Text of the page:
Sleepy at work, home and in your life? You’re not alone, says the Centers for Disease Control and Prevention – a shocking 1/3 of adults sleep less than 6 hours a night on a regular basis. While sleep needs vary from person to person, the National Sleep Foundation recommends between 7 and 9 hours every night for optimal health.
But what if I don’t need that much sleep, you say?
Sleep deprivation is not a badge of honor, it’s a trend that’s causing irreparable damage to your long-term health, says James B. Maas, Ph.D., author of Sleep for Success! on Business Insider. “You can become conditioned to waking up earlier but you can’t alter your body’s sleep requirements… over time, some aspect of your health like weight or mental focus will be affected by lack of sleep.”
If lack of sleep has become your new frienemy (someone you think is a friend but hurts more than she helps), it’s time to seek professional help.
If you spend your nights gasping, choking or stopping breathing and struggle with oppressive daytime sleepiness, there may be an underlying medical issue causing your sleep deprivation. It can be tricky to know when to seek medical help but if you’ve tried self-help sleep remedies with no success, it’s time to consult your family doctor. Ask yourself the following questions about your sleep. Do you:
Before you visit a sleep doctor, track your sleep quality and patterns with a journal or sleep tracker, like FitBit. The more information you present your doctor with, the faster you’ll get the help you need. And remember, a sleep disorder like insomnia might be a symptom of another medical condition, which is why it’s important to consult a doctor if you think you have a problem.
The following links will help you find a board certified sleep specialist.
An organization of doctors and researchers dedicated to the advancement of sleep research and medicine. You’ll find a list of accredited sleep centers, many of which have certified behavioral sleep medicine specialists with expertise in behavioral and cognitive methods to prevent and treat sleep problems. Follow them on Twitter, Facebook or LinkedIn.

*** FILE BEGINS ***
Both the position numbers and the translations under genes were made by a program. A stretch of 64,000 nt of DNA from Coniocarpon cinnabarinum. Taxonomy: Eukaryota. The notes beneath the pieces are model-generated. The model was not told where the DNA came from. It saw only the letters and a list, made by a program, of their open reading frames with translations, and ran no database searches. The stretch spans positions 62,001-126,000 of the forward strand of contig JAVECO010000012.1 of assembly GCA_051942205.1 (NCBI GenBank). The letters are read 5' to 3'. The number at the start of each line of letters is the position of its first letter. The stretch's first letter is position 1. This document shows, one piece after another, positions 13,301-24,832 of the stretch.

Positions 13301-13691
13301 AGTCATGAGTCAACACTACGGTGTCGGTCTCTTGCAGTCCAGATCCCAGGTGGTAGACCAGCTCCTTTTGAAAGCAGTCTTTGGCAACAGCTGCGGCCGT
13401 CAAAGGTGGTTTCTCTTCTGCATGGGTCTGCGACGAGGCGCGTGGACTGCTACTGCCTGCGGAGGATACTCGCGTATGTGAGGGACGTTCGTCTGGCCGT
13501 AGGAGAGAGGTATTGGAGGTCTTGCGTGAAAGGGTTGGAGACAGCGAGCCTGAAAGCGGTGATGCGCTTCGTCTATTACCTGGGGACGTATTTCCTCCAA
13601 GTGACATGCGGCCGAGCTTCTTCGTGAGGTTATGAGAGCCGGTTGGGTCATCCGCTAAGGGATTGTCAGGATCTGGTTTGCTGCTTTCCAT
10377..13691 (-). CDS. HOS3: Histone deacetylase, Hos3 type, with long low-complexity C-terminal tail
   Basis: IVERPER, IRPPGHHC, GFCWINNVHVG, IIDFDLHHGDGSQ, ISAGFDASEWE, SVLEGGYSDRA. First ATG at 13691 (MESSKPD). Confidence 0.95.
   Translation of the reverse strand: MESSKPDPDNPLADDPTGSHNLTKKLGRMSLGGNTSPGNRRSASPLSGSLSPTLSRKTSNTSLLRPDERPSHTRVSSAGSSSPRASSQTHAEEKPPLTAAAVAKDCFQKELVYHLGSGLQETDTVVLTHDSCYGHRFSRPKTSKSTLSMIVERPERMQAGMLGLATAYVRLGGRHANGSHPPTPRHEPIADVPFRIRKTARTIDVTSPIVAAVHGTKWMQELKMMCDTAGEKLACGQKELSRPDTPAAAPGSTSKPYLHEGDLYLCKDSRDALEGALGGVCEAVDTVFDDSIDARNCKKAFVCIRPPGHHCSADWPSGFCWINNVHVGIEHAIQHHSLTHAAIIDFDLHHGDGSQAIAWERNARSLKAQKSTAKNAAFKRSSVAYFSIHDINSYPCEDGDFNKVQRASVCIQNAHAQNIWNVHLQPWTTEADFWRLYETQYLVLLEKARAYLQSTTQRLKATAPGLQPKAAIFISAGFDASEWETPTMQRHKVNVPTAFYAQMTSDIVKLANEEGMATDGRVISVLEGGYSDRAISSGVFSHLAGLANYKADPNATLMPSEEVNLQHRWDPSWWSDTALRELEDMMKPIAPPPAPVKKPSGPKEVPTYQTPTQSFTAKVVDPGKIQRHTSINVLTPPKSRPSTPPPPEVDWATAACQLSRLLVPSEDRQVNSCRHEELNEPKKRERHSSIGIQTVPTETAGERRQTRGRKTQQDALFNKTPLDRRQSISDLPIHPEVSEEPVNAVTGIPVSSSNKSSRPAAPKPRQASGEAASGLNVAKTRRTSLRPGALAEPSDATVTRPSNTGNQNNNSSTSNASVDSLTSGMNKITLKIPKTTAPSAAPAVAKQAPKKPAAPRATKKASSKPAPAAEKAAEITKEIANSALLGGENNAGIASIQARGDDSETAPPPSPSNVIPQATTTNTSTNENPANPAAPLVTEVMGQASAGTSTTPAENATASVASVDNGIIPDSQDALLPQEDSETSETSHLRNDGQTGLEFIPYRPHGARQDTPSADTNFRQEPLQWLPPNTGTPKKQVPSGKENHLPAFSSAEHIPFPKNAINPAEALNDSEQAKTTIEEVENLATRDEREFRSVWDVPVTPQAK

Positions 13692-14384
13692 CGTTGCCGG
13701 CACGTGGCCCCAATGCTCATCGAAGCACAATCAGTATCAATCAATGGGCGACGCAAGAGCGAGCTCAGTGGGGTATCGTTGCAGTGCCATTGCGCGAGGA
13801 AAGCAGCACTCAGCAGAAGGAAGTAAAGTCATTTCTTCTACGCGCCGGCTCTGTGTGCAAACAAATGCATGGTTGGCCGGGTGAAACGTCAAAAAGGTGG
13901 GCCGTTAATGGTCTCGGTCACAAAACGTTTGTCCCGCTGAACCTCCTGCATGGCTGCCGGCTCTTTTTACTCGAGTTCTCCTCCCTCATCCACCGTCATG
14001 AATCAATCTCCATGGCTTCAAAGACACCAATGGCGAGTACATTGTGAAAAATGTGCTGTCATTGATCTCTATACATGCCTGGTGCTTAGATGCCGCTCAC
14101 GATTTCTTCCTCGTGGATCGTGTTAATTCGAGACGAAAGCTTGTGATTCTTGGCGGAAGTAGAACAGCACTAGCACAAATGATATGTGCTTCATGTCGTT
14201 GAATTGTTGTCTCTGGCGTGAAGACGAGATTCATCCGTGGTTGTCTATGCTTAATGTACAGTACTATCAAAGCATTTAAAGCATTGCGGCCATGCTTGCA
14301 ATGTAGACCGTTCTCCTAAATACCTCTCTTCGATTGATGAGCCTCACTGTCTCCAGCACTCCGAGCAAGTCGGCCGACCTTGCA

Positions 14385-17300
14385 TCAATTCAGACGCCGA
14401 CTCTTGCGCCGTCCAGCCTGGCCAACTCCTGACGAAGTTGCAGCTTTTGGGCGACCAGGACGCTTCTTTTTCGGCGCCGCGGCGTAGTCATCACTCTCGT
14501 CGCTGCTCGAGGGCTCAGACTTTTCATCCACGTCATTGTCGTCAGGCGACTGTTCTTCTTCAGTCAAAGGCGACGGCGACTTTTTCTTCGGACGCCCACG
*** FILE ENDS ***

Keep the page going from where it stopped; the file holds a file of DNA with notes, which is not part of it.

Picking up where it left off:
The American Board of Sleep Medicine certifies doctors and researchers in sleep medicine, which makes it easier for patients to find “board certified” specialists. The ABSM works with AASM to maintain their list Board Certified Sleep Specialists by state or name. If you’re looking for a specific doctor, their searchable database will help.
It’s not unusual for your dentist to spot a health issue before your family doctor – mostly because we visit our dentists more often. Dentists interested in treating sleep disorders with oral appliances are often members of the American Academy of Dental Sleep Medicine (formerly the Sleep Disorders Dental Society). To find a dentist in your area who specializes in sleep health, consult AADSM’s searchable directory. Follow them on Twitter and Facebook.
Curious about how sleep governs your health? The following resources will fill you up on helpful sleep information you can use tonight.
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